Our reporters Jayden and Ava T from Year 6 have this to share about their Synergy Solar Car Challenge experience.
On the 2nd of April 2019 St Emilie’s went the Synergy Solar Car Challenge at Mazenod College. The children who represented us were Sophia C, Sophia E, Ava T, Jayden, Jacob and Jack T. Mrs Ryan attended the event with us, so thank you so much for coming, we really appreciate it.
We started to build our car at 9:30 am. The first thing Sophia C and Sophia E placed was the axel in the wheel while Jack worked on the putting the gear into the other wheel and axel. Next Jack placed the wheels and the gears into the chassis. Next Sophia C worked on putting the wires into the solar panel. Jacob put the guide pins on the chassis.
We measured it with a piece of paper before we started the building process. We measured the track to see where to put the guide pins. We snipped the wires with the pliers to make the wire even. Jacob added the switch and the 2 wires. We had a small battery case and batteries in case it was too cloudy, but it was a beautiful sunny day!
Jack and Sophia E worked on placing the motor on the chassis. We used the alligator clips to attach the wires. Sophia C placed the alligator clips onto the motor. We had some difficulty with the cable ties. In our kit we didn’t get a cable tie. We attached the solar panel to the chassis. We propped up the solar panel with some small foam blocks. So far it was looking good. Jack put the battery pack on the chassis. Then we balanced it.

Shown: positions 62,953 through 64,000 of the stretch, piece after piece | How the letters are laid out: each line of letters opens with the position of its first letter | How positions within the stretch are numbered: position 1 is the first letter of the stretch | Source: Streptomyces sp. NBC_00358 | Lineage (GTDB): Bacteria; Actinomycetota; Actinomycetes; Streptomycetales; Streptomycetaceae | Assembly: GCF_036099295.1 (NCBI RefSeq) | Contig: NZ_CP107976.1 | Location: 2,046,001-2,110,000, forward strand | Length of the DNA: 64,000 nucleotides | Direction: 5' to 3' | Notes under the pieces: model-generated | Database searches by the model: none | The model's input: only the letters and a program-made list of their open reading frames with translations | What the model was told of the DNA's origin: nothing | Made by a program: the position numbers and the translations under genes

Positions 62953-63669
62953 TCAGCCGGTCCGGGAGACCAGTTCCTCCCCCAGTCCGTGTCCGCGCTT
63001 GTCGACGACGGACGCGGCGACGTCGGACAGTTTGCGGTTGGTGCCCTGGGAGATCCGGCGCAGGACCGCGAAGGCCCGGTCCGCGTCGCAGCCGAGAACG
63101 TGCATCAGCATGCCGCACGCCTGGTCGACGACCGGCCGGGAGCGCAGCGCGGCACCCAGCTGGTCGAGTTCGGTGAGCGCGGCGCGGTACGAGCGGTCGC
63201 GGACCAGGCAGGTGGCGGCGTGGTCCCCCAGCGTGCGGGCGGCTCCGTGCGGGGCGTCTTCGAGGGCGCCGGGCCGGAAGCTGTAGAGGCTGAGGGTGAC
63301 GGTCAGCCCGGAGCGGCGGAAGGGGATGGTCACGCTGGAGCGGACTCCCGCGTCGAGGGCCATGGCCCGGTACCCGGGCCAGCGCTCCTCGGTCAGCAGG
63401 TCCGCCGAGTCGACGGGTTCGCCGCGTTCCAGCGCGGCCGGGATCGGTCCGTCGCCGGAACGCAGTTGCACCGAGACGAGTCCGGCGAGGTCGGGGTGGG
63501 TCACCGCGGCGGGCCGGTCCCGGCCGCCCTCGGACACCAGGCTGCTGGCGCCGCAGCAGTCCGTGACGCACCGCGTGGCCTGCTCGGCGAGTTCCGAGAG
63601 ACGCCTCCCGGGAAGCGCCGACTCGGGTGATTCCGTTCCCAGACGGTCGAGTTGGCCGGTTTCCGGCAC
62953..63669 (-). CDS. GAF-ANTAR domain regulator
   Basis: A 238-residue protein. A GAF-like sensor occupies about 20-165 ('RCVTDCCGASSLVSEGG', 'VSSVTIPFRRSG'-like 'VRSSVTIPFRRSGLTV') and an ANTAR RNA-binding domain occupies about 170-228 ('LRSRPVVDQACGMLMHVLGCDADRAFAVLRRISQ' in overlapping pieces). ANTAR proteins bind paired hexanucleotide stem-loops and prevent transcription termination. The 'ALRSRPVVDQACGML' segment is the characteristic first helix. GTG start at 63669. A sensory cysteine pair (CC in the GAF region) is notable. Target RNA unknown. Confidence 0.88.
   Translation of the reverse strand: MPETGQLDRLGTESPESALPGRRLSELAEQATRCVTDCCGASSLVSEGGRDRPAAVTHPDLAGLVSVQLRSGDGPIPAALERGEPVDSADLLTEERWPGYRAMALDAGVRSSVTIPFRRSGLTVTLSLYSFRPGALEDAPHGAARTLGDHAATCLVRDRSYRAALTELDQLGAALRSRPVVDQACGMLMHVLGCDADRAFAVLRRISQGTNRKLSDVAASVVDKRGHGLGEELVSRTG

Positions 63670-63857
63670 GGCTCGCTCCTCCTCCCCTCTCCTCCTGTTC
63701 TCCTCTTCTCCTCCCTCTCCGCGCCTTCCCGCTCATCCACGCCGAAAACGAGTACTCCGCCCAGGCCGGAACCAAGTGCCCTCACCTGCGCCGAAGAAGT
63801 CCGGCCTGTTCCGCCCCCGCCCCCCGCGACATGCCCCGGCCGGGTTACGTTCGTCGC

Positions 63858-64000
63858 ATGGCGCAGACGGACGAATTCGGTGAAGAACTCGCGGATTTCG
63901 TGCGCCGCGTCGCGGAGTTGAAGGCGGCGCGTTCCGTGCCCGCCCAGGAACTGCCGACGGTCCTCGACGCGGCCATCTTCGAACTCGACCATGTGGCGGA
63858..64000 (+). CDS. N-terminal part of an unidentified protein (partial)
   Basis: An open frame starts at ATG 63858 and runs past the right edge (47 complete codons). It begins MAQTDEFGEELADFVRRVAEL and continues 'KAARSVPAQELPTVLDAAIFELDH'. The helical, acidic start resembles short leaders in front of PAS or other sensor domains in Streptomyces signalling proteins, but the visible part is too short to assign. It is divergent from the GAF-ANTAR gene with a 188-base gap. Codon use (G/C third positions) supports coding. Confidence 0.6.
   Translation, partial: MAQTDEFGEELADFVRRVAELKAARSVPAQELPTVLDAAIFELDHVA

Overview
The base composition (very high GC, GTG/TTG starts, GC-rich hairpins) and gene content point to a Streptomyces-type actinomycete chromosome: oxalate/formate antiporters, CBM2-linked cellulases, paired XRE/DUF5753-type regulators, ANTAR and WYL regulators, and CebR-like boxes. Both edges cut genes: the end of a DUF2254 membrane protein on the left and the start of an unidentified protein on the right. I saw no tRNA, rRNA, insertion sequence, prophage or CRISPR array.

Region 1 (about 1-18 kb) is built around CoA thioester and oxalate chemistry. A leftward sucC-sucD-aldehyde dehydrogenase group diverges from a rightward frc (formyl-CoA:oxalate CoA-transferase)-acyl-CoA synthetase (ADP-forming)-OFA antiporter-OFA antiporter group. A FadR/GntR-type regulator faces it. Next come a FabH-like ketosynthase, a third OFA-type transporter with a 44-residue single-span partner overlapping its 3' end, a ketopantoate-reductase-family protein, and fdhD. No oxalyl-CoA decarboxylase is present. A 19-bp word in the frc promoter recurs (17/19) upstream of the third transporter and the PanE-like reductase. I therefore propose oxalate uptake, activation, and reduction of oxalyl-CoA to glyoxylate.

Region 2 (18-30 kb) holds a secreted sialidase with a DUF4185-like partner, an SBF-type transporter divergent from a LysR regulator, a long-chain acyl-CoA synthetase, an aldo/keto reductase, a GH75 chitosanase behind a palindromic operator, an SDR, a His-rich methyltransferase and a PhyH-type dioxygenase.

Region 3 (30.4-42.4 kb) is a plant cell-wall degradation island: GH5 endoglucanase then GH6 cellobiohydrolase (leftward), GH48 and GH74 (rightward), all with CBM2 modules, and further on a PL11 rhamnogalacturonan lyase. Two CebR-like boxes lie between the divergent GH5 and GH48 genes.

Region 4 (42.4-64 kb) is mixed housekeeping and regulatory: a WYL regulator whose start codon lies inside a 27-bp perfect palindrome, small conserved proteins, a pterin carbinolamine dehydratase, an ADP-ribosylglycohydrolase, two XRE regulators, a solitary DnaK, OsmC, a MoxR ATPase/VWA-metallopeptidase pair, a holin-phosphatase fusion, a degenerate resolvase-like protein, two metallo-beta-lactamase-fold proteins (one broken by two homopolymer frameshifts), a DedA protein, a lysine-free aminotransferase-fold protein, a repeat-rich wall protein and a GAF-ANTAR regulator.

We went outside at 10am to go to test drive it to see if it worked. Then we could fix anything that didn’t work. We placed the car on the track, and it moved nice and smooth. It is a very fast car. There was just one problem. It was not revving hard enough. We were feeling so confident about the race. But we were trying our best to make it work. Sophia E and Jack were trying to fix the car up to make our car the best.